Landlines versus broadband? A package of legislation, which could pit rural internet users against traditional telephone customers, gets its first hearing on Tuesday by a state House committee.
The five bills are designed to modernize Colorado's telecommunications policies, in part by streamlining the process for building new broadband internet infrastructure. More controversial is that the package also reallocates state funds that currently support phone service in rural communities to instead subsidize companies which offer high speed internet services in those areas.
“When we start deploying the broadband to areas of the state that do not have connectivity, that’s going to be a huge impact to a lot of people in Colorado," Representative Angela Williams [D-Denver], one of the bill's sponsors, said.
Lawmakers estimate up to 15 percent of Colorado residents, living in about half of the state geographically, currently have access only to slower-than-average Internet service.
The telecom package has bipartisan backing but that doesn't mean it's without opposition.
The AARP of Colorado is raising a number of concerns. Chief among them is that the changes could make landline phone service unavailable in some parts of the state, forcing residents to instead rely on cellular or internet phone service, known as voice-over-internet-protocol, or VOIP.
"We want people to have that choice," AARP's Kelli Fritz says. "If they prefer a landline, we want to give them that ability to keep it. It’s what a lot of people feel comfortable with."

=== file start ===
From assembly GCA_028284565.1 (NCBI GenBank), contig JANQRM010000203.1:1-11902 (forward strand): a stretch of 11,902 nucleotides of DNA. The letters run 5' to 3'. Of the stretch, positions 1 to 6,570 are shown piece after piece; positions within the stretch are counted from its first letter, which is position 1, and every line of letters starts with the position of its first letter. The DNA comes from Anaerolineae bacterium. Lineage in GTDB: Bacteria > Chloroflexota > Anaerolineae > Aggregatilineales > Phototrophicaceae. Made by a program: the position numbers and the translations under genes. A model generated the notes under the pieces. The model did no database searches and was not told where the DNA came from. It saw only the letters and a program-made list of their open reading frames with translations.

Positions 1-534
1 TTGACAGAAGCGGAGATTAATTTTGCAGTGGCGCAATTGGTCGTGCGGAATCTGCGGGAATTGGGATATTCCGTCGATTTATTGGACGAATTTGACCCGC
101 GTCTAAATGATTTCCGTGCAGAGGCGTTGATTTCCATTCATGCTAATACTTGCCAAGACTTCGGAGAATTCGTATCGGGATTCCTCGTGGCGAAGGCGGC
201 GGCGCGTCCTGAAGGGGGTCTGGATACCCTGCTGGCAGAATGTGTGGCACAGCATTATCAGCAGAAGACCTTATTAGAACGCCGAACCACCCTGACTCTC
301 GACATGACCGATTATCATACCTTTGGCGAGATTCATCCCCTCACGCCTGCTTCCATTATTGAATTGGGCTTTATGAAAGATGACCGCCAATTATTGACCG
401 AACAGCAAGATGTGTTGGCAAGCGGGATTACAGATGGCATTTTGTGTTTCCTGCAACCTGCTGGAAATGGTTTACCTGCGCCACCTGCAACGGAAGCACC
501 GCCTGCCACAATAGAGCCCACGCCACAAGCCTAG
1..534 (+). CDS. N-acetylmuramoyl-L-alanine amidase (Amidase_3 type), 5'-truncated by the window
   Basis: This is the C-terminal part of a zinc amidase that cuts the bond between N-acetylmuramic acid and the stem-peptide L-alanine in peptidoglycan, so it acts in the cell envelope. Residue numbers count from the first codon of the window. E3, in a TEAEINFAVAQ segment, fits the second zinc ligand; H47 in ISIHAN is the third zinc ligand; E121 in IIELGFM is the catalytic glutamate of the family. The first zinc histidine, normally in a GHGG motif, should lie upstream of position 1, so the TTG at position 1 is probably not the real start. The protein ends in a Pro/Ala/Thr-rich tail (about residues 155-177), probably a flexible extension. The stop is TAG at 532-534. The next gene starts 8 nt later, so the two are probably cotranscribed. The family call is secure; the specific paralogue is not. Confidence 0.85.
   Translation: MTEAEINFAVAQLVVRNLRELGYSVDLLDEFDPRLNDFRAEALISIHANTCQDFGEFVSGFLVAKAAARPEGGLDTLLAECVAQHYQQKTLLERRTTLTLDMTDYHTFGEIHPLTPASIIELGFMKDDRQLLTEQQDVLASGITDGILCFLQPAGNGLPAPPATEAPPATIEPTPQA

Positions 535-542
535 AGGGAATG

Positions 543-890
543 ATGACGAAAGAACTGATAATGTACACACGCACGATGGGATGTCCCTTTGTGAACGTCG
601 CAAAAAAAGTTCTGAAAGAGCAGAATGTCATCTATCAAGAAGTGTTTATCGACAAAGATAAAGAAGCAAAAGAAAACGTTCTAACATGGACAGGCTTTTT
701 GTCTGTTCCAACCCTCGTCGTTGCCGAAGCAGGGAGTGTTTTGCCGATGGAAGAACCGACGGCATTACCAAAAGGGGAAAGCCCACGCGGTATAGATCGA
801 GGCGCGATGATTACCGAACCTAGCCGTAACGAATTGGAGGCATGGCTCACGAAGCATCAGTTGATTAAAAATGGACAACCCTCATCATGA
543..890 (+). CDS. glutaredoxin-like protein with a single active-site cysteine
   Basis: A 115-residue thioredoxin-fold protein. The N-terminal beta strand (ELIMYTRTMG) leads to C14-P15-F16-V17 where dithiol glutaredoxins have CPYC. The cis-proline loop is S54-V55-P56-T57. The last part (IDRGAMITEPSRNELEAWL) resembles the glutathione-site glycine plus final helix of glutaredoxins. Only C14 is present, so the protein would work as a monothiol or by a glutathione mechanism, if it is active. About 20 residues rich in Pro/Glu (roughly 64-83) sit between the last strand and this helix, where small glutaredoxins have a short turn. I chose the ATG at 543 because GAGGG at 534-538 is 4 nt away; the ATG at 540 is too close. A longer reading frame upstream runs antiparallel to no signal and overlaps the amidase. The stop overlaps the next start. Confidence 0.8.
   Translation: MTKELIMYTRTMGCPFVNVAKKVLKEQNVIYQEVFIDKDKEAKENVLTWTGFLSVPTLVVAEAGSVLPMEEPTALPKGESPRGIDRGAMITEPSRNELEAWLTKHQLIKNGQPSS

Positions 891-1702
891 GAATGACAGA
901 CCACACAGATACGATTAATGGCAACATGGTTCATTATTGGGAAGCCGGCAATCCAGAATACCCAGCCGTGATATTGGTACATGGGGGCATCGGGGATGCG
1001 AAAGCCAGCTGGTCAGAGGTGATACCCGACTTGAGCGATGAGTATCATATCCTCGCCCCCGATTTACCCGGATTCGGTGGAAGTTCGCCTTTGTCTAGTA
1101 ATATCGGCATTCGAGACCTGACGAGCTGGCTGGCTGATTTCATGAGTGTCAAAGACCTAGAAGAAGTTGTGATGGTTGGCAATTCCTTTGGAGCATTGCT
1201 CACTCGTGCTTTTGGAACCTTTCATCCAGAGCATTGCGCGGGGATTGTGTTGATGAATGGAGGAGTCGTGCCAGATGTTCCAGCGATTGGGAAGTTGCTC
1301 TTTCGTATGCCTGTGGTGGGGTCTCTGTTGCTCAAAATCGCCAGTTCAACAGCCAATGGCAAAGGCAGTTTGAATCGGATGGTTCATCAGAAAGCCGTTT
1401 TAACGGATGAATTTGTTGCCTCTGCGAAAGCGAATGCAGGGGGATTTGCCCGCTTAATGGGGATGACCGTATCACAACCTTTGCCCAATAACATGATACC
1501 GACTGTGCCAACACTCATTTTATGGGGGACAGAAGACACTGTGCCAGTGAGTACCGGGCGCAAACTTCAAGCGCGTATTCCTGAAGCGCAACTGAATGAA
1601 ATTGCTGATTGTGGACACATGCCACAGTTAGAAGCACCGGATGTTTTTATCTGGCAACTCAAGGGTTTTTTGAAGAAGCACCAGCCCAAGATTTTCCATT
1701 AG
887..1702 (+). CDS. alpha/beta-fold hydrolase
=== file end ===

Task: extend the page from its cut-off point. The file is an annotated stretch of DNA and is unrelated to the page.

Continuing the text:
AARP also opposes another bill in the package that would protect VOIP providers from regulation by the state, regulations that traditional phone companies are currently subject to. Fritz points to her own experience with a VOIP line as a cautionary tale.
"At any time, basically, my rates go up and I'm constantly having to call them to bring them back down," Fritz said. "I can't call the Public Utilities Commission when I have problems with my VOIP line."
The telecom overhaul package does have a lot of influential backers. Several rural groups, including the Colorado Farm Bureau and Club 20, are supporting the proposals and Governor John Hickenlooper singled out for telecom reform as a priority in his State of the State address.
"We cannot afford to have a technological divide in Colorado," the governor said in a statement on Tuesday. “And these bills go a long way toward fixing that."
CenturyLink as the provider-of-last-resort for landline phone service in Colorado is currently the biggest beneficiary of state telecommunications subsidies. It has opposed similar legislation in the past, arguing the changes would make it too expensive to continue serving all of its current customers.
The package of legislation is scheduled for a Tuesday hearing in the House Business, Labor, Economic & Workforce Development Committee.